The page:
New Jersey Senate Approves Bill S-3456 Eliminating Mandatory Minimum Sentences for All Nonviolent Offenses
Bill S-3456 aimed at reducing the state’s overcrowded, nonviolent offender prison population.
Thanks in no small part to criminal justice reform-based legislation written by New Jersey State Senators Sandra Cunningham and Nick Scutari, the elimination of mandatory minimum sentences for all nonviolent offenses was approved by the Senate by a vote of 23-14. Bill S-3456 follows recommendations by the New Jersey Criminal Sentencing and Disposition Commission and is considered as the commission’s blueprint for criminal justice reform and reducing the state’s overcrowded, nonviolent offender prison population. Although Bill S-3456 was aimed at mostly drug offenders and racial disparities in prisons, it also included amendments by its Judiciary Committee to include official misconduct (i.e., public corruption or criminal wrongdoing by elected officials and public employees).
Revisiting Anti-Crime Legislation in New Jersey from the War on Drugs
This new legislation is considered by many to be a means of addressing the decades-long over-penalizing marijuana offenses and damaging anti-crime laws put in place under the 1980’s and 90’s war on drugs; which are believed to have been intentionally created to target members of the African American and Latin communities. According to the Sentencing Project, a group that advocates for criminal justice reform, Black New Jerseyans are incarcerated at a rate 10 times that of whites, the highest disparity in the nation.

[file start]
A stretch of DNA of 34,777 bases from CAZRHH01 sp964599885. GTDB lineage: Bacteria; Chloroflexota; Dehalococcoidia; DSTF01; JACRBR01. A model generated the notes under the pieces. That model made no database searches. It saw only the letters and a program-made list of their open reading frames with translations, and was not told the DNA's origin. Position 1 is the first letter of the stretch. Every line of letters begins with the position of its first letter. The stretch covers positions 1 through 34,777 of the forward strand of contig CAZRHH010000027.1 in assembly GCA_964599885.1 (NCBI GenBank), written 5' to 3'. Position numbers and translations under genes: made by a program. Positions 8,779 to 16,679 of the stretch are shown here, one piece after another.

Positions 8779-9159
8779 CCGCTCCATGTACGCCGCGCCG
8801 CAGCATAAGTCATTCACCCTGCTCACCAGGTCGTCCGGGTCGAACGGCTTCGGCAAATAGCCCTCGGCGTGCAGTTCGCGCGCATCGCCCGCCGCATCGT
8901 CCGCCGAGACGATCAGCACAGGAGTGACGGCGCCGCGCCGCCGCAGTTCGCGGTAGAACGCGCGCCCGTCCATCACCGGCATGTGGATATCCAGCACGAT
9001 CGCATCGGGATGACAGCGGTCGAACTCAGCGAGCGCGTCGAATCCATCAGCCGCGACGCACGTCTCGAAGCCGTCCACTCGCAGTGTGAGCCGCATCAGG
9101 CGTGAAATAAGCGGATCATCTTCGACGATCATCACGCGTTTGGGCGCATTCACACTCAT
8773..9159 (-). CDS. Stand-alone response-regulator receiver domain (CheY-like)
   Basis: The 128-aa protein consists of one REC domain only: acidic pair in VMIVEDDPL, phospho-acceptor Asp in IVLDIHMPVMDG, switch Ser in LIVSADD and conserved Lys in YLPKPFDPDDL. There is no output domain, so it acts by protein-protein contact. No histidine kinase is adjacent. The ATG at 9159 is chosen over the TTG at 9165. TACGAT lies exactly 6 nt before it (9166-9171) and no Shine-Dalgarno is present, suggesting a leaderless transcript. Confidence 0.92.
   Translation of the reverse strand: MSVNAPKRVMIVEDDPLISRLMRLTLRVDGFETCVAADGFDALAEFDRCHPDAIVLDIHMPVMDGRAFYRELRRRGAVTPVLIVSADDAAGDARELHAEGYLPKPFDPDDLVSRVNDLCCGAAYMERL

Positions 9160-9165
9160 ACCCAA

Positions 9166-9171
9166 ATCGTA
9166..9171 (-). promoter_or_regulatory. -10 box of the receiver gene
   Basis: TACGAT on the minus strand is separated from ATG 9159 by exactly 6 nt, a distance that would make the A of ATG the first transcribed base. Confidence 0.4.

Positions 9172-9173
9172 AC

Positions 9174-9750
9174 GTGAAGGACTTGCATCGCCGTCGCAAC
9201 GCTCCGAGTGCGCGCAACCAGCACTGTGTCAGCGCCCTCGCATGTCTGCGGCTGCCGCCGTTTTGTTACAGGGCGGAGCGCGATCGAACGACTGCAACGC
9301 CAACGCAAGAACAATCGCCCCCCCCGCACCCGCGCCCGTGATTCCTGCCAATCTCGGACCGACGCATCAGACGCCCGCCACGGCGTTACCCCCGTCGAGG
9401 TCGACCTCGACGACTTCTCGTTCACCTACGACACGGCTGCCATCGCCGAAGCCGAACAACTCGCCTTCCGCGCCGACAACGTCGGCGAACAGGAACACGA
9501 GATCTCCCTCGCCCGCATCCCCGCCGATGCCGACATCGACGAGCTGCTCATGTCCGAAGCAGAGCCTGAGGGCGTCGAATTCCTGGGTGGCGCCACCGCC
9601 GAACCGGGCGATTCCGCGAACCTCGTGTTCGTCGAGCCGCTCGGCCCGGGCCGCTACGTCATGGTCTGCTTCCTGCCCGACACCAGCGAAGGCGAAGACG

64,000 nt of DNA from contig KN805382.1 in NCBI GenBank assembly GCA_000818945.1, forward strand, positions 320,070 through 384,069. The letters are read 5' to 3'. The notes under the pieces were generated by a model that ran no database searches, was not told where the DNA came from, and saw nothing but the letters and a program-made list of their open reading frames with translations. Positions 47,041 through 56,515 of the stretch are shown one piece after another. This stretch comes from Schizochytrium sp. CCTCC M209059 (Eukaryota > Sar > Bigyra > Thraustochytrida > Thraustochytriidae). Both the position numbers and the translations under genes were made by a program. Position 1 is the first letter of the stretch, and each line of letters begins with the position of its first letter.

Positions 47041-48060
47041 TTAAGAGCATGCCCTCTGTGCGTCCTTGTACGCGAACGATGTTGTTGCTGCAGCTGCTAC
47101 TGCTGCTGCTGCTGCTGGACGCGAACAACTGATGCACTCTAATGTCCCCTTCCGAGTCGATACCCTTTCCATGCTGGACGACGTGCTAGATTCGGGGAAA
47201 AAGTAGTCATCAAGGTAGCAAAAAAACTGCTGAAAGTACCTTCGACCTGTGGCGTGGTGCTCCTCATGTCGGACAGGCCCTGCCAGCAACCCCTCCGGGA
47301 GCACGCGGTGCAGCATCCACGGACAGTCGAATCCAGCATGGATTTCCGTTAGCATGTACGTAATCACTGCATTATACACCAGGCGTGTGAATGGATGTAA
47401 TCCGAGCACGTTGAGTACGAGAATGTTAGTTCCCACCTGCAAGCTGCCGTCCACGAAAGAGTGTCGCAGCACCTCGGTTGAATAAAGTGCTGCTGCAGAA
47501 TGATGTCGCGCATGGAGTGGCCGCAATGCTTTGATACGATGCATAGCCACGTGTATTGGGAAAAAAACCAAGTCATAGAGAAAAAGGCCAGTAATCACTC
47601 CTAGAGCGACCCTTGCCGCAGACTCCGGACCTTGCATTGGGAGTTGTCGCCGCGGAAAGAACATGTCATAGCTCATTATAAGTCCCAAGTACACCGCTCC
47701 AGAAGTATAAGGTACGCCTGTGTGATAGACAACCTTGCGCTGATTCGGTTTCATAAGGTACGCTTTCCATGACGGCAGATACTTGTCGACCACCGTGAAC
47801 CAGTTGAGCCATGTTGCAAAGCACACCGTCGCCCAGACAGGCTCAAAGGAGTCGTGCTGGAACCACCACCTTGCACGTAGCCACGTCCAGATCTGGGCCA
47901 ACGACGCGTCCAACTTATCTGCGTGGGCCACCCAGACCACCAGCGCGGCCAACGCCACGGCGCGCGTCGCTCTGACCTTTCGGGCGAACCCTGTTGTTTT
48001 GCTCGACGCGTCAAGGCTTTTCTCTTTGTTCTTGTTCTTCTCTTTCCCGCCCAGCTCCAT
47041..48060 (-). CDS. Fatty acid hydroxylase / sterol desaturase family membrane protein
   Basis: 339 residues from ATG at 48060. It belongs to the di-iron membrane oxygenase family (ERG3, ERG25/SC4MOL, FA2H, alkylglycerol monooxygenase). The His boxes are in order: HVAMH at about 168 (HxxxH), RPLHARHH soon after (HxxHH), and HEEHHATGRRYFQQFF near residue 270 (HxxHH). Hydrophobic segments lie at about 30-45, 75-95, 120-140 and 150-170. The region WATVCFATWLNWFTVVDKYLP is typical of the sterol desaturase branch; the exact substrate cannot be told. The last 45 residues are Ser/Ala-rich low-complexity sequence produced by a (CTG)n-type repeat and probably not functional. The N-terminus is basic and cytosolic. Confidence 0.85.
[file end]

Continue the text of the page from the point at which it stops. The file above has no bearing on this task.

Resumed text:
Judicial Discretion in Sentencing: Let the Punishment Fit the Crime
Bill author Sen. Sandra Cunningham, D-Hudson highlighted that “sentencing reforms, in particular, are a crucial piece of the greater effort to bring more social justice to the legal system and to society.” Senator Cunningham has previously gone on record stating that “marijuana criminalization….a tool to propel mass incarceration has done immeasurable harm to Black and Brown communities around the country, and today we begin to right the ship here in New Jersey.”
Both senators stressed the importance of deferring to the judges handling the unique facts of each case. According to Senator Cunningham, “judicial discretion is needed to best determine the appropriate level of punishment. We have to return decision-making to the courts for matching an individual’s punishment to account for the nature and circumstances of the crime.” To which Sen. Nicholas Scutari, D-Union, the chairman of the Senate Judiciary Committee, optimistically stated that as (we) “bring more fairness to the justice system we must move away from imposing lengthy sentences for minor offenses and tying the hands of judges.”
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